Now that we know we are surveilled 24/7 by the National Security Agency, Facebook, Google, hackers, the Russians, the Chinese and companies from which we've ordered swag on the internet, is there still any "right to be forgotten"?
With the midterm elections approaching, the Department of Homeland Security says it has completed on-site risk assessments of election systems in just nine of 17 states.
Despite all the fearmongering about Russian hackers, there's a vulnerability closer to home that could compromise the November election; purebreds may not actually fit under the definition of a dog; meanwhile, a pirate party may be taking over Iceland's government. These discoveries and more after the jump.
Andrés Sepúlveda secretly manipulated political campaigns across Latin America for years, and he says the same kind of thing is happening in the United States now.
The "Last Week Tonight" host delves into the complex issues Apple and the U.S. government are battling over since the FBI decided it needs a back door into the company's products.
A software vulnerability on hundreds of millions of Samsung Galaxy phones allows hackers—civilian or government—to “look through the phones’ camera, listen to the microphone, read incoming and outgoing texts and install apps,” according to researchers cited in The Independent.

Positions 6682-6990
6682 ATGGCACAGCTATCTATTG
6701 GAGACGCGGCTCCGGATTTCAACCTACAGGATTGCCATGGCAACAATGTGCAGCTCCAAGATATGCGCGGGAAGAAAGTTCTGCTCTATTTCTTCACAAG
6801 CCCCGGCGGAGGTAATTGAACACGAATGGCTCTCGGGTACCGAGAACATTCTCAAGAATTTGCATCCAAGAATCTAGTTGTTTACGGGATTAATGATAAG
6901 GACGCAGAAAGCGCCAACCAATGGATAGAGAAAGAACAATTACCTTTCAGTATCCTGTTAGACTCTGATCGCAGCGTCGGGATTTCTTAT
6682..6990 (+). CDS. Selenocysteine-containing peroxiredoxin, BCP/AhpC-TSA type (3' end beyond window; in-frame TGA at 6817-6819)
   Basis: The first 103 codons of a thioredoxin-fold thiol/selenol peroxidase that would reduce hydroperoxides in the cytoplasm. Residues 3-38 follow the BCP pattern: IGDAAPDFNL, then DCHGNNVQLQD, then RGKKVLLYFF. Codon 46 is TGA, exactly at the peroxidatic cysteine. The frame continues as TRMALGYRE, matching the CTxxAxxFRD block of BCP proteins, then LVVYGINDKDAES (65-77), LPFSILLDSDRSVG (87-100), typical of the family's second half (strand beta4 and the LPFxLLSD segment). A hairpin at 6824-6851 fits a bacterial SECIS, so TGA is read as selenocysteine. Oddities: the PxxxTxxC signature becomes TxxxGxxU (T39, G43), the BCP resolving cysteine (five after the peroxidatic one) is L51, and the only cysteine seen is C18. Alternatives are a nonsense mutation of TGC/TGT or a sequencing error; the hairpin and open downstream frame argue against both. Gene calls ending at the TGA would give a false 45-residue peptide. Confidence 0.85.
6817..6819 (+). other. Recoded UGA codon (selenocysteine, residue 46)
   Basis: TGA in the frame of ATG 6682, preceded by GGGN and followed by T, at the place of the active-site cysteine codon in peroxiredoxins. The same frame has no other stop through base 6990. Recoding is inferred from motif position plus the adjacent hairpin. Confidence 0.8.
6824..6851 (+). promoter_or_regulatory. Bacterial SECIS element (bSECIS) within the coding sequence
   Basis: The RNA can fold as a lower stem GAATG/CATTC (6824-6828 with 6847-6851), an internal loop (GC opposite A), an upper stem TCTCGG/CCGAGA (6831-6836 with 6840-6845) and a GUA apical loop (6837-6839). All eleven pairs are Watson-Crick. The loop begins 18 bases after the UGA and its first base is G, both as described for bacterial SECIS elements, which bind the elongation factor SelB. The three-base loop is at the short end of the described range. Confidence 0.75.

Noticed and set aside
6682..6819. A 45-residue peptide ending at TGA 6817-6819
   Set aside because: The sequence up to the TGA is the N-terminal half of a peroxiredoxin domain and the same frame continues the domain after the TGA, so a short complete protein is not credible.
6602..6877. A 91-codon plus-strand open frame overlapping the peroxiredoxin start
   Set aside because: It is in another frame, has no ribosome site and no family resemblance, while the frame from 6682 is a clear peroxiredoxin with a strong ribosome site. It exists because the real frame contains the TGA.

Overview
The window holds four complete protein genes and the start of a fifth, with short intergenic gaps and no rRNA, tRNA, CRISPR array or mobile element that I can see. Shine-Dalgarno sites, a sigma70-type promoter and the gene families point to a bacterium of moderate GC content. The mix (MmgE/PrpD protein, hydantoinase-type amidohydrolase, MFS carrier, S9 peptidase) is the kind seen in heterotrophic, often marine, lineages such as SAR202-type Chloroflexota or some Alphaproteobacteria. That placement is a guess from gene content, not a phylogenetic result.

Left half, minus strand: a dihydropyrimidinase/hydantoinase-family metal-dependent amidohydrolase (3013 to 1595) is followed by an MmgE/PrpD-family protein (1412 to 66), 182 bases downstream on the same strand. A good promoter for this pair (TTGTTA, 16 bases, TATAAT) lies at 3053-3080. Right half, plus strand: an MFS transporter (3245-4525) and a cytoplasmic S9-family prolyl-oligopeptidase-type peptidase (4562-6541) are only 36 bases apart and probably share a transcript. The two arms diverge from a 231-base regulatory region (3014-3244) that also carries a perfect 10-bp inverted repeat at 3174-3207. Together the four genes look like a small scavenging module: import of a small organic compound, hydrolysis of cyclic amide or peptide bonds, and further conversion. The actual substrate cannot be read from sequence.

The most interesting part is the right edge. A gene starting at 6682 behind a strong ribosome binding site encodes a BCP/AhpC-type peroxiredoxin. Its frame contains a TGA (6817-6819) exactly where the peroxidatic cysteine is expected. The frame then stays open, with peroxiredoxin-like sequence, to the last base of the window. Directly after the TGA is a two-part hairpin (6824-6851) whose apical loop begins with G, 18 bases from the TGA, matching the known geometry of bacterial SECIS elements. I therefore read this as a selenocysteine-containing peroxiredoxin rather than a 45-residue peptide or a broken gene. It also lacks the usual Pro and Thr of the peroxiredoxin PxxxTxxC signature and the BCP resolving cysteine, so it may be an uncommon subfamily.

The U.S. Committee on Oversight and Government Reform considered Wednesday whether Congress should pass laws requiring companies to add "back doors" to their tech products. In other words, the FBI wants a way to get into consumer data that theoretically only law enforcement—and not hackers—can exploit.
As the surveillance state has harnessed the very technologies that were supposed to liberate us, a new book explores the shadowy world of Anonymous, an online "community" that has targeted corporations and governments guilty of perceived offenses against digital liberty.